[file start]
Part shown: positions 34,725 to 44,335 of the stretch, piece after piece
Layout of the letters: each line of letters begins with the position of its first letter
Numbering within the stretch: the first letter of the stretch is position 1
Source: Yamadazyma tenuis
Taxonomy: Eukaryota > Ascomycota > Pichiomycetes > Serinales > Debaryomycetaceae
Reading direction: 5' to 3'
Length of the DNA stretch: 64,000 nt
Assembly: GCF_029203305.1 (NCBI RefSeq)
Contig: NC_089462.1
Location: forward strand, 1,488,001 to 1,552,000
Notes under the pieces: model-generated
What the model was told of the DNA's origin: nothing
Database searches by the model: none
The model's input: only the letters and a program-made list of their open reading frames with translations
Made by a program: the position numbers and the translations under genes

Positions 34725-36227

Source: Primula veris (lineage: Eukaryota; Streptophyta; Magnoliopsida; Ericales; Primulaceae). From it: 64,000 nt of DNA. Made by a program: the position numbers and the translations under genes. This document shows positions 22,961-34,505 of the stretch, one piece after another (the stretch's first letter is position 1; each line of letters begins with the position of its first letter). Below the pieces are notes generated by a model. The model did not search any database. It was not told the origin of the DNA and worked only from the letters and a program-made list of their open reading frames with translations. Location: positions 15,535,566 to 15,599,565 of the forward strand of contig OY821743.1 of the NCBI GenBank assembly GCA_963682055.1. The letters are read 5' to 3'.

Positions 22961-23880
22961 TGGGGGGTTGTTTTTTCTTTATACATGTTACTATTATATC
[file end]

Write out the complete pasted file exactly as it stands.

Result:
Part shown: positions 34,725 to 44,335 of the stretch, piece after piece
Layout of the letters: each line of letters begins with the position of its first letter
Numbering within the stretch: the first letter of the stretch is position 1
Source: Yamadazyma tenuis
Taxonomy: Eukaryota > Ascomycota > Pichiomycetes > Serinales > Debaryomycetaceae
Reading direction: 5' to 3'
Length of the DNA stretch: 64,000 nt
Assembly: GCF_029203305.1 (NCBI RefSeq)
Contig: NC_089462.1
Location: forward strand, 1,488,001 to 1,552,000
Notes under the pieces: model-generated
What the model was told of the DNA's origin: nothing
Database searches by the model: none
The model's input: only the letters and a program-made list of their open reading frames with translations
Made by a program: the position numbers and the translations under genes

Positions 34725-36227

Source: Primula veris (lineage: Eukaryota; Streptophyta; Magnoliopsida; Ericales; Primulaceae). From it: 64,000 nt of DNA. Made by a program: the position numbers and the translations under genes. This document shows positions 22,961-34,505 of the stretch, one piece after another (the stretch's first letter is position 1; each line of letters begins with the position of its first letter). Below the pieces are notes generated by a model. The model did not search any database. It was not told the origin of the DNA and worked only from the letters and a program-made list of their open reading frames with translations. Location: positions 15,535,566 to 15,599,565 of the forward strand of contig OY821743.1 of the NCBI GenBank assembly GCA_963682055.1. The letters are read 5' to 3'.

Positions 22961-23880
22961 TGGGGGGTTGTTTTTTCTTTATACATGTTACTATTATATC